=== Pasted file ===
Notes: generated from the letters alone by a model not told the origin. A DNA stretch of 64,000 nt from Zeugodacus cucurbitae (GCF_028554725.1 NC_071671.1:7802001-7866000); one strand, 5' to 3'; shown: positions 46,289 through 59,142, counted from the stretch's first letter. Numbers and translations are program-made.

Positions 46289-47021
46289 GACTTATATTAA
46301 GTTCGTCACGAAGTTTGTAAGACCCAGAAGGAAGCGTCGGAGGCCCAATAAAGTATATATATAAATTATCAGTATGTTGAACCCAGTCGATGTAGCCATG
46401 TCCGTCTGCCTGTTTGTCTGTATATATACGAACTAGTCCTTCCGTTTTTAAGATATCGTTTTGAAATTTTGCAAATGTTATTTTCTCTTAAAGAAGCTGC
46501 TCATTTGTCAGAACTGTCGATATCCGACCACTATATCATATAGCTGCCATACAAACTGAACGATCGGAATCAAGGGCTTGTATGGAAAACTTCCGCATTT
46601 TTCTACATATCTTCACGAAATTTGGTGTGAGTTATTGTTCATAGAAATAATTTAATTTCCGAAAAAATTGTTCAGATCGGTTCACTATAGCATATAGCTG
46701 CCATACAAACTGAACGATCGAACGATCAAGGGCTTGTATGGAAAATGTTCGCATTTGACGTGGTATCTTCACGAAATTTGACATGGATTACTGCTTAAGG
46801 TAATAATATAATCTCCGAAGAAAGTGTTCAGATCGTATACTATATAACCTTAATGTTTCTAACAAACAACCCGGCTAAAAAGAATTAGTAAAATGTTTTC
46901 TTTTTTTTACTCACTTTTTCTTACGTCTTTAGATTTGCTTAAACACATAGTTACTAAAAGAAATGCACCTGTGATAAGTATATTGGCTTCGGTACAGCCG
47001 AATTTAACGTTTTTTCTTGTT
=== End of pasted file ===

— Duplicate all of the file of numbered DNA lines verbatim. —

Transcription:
Notes: generated from the letters alone by a model not told the origin. A DNA stretch of 64,000 nt from Zeugodacus cucurbitae (GCF_028554725.1 NC_071671.1:7802001-7866000); one strand, 5' to 3'; shown: positions 46,289 through 59,142, counted from the stretch's first letter. Numbers and translations are program-made.

Positions 46289-47021
46289 GACTTATATTAA
46301 GTTCGTCACGAAGTTTGTAAGACCCAGAAGGAAGCGTCGGAGGCCCAATAAAGTATATATATAAATTATCAGTATGTTGAACCCAGTCGATGTAGCCATG
46401 TCCGTCTGCCTGTTTGTCTGTATATATACGAACTAGTCCTTCCGTTTTTAAGATATCGTTTTGAAATTTTGCAAATGTTATTTTCTCTTAAAGAAGCTGC
46501 TCATTTGTCAGAACTGTCGATATCCGACCACTATATCATATAGCTGCCATACAAACTGAACGATCGGAATCAAGGGCTTGTATGGAAAACTTCCGCATTT
46601 TTCTACATATCTTCACGAAATTTGGTGTGAGTTATTGTTCATAGAAATAATTTAATTTCCGAAAAAATTGTTCAGATCGGTTCACTATAGCATATAGCTG
46701 CCATACAAACTGAACGATCGAACGATCAAGGGCTTGTATGGAAAATGTTCGCATTTGACGTGGTATCTTCACGAAATTTGACATGGATTACTGCTTAAGG
46801 TAATAATATAATCTCCGAAGAAAGTGTTCAGATCGTATACTATATAACCTTAATGTTTCTAACAAACAACCCGGCTAAAAAGAATTAGTAAAATGTTTTC
46901 TTTTTTTTACTCACTTTTTCTTACGTCTTTAGATTTGCTTAAACACATAGTTACTAAAAGAAATGCACCTGTGATAAGTATATTGGCTTCGGTACAGCCG
47001 AATTTAACGTTTTTTCTTGTT